10-year anniversary of the EPSU-HOSPEEM Code of Conduct on Ethical Cross-Border Recruitment and Retention
In their first Working Group meeting of the European Social Dialogue in the Hospital Sector, on 04 April 2018 HOSPEEM and EPSU looked back to the signing of the EPSU-HOSPEEM Code of Conduct on Ethical Cross-Border Recruitment and Retention on 8 April 2008 and renewed their commitment to promote, guarantee and defend decent recruitment and working conditions for migrant workers, from the EU and from outside the EU, in hospitals and healthcare facilities across Europe.
HOSPEEM and EPSU issued a Joint Media Release on the 10 years anniversary of the Code of Conduct. It represents an important instrument to support the free movement of workers across the European Union while preventing unethical competition between the Member States and employers in terms of cross-country recruitment process, fair and transparent contracting and the induction of migrant workers at the new workplace. This also holds for their equal and non-discriminatory treatment regarding labour law, social protection provisions and the access to training and career progression and the freedom of association.
The EPSU-HOSPEEM Code of Conduct on Ethical Cross-Border Recruitment and Retention was inspired by social partner-based or/and public policy tools already in use in different European Union Member States. At international level, the World Health Organisation (WHO) on 21 May 2010 adopted and set into practice the WHO Global Code of Practice on the International Recruitment of Health Personnel. The Global Code, non-binding in nature, addresses a number of similar issues already covered with in the EPSU-HOSPEEM Code of Conduct.
In the meeting on 4 April 2018, HOSPEEM and EPSU members reiterated their commitment to the 12 key principles of their 2008 Code of Conduct and to the promotion of ethical recruitment and retention practices at European, national, regional and local level in the upcoming years, both in their own work and in the broader context of the European Pillar of Social Rights.
Tjitte Alkema, Secretary General of HOSPEEM reflected on the impact of the Code of Conduct: “10 years ago, our Code of Conduct was an inspiration for the work of the World Health Organisation. Nowadays, given the migration flows to and within the European Member States, it is still very relevant.”
EPSU General Secretary Jan Willem Goudriaan welcomed the constructive dialogue there has been with the European employers since the Code of Conduct. “We sought to ensure decent working conditions for all, to prevent the exploitation of migrant workers and to make sure public health systems are not undermined by unfair recruitment practices. Our Code was and is a significant contribution to achieve sustainable quality care for all.”
At the meeting on 4 April 2018, several HOSPEEM members and EPSU affiliates commented on the use and positive effects of the EPSU-HOSPEEM Code of Conduct on Ethical Cross-Border Recruitment and Retention. They also referred to different models of how the 12 principles of the Code of Conduct have been incorporated in their national contexts, either into legislation, by means of collective agreements and/or by using enterprise-based agreements.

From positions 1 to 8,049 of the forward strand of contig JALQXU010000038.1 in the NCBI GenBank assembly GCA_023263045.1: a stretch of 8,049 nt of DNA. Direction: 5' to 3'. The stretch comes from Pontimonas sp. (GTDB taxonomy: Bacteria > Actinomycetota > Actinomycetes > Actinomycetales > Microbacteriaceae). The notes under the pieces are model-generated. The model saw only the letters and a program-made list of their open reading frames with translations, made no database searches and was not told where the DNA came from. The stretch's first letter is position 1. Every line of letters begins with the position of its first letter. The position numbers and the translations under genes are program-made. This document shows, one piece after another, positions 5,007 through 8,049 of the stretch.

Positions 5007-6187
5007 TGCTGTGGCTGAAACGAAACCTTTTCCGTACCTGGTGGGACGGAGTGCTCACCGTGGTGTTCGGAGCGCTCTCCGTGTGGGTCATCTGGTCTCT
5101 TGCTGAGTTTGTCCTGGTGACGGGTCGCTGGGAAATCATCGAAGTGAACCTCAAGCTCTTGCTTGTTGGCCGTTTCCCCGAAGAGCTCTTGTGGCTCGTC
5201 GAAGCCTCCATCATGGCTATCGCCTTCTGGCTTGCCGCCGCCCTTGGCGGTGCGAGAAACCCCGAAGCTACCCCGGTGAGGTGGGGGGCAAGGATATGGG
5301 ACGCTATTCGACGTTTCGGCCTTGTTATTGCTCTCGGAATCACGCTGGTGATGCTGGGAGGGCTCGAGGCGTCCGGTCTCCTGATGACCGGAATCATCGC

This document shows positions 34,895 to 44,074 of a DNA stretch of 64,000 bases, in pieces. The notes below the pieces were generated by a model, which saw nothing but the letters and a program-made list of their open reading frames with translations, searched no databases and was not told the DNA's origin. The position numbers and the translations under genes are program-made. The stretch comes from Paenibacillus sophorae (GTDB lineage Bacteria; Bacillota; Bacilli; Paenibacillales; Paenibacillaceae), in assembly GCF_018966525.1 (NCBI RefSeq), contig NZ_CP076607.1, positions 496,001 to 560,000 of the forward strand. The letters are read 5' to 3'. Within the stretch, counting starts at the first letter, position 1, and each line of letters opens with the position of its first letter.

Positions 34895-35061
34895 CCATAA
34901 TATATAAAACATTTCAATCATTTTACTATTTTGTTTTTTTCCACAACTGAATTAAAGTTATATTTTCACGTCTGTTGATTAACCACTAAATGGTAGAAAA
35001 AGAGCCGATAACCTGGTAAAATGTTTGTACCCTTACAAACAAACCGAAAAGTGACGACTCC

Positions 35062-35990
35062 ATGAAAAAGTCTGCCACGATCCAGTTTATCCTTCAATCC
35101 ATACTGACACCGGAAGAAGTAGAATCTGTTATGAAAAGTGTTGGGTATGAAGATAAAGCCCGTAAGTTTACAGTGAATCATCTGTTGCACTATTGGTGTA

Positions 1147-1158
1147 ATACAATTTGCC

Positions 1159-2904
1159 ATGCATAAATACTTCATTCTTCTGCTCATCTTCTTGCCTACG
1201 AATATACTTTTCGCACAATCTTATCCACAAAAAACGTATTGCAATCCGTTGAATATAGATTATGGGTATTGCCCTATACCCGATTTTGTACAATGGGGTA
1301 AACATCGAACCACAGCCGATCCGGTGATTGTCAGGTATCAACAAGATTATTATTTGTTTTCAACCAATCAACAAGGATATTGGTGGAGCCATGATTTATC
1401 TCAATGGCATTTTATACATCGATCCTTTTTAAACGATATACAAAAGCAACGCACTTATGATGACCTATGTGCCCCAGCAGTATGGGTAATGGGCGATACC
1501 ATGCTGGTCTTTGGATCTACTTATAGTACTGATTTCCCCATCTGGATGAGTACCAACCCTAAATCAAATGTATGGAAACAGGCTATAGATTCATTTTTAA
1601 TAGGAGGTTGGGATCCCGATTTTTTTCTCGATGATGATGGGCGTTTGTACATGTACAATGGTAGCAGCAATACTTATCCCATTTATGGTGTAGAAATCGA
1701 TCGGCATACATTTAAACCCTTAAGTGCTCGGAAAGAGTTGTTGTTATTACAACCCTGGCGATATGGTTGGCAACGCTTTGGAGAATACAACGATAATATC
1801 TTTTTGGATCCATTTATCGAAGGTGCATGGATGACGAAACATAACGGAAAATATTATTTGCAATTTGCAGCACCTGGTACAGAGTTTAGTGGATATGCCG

Kate Ling, NHS Confederation, United Kingdom, gave an overview on the use by the employers in the NHS and about the effects of the Code of Conduct in the United Kingdom, showcasing some good practice examples: “NHS organisations should only use recruitment agencies that comply with the Code, which includes guarantees to give overseas recruits good induction, training and employment protection. A key tenet of the UK Code is that recruitment of staff from abroad should not damage healthcare systems in developing countries. Active recruitment from developing countries shouldn’t take place unless there is a government-to-government agreement. For example, the UK and India have a scheme called Earn Learn and Return where staff from India can come to the UK to fill shortages in specialist areas, and in return they get the opportunity to gain specialist expertise and develop skills that they can then take back with them after they leave the UK to improve healthcare in India. So, both countries benefit.”
Tjitte Alkema wrapped up the Working Group meeting, reflecting on the freedom of movement of persons in the European Union and the respective aim of the Code of Conduct: “We are in the European Union: one of the fundamental rights is the freedom of movement of people within the European Union. Our Code of Conduct is trying to establish a fair system of mobility in which people are not exploited and countries are not suffering from the mobility of workers. The Code of Conduct is however only as strong as the partners that support it. It only works if we also identify incorrect application, put them on the table and make them transparent. The WHO Code and the Code of Conduct of the Social Partners are complementary in the European setting.”
EPSU has also published an article on the event and the 10-year anniversary celebration.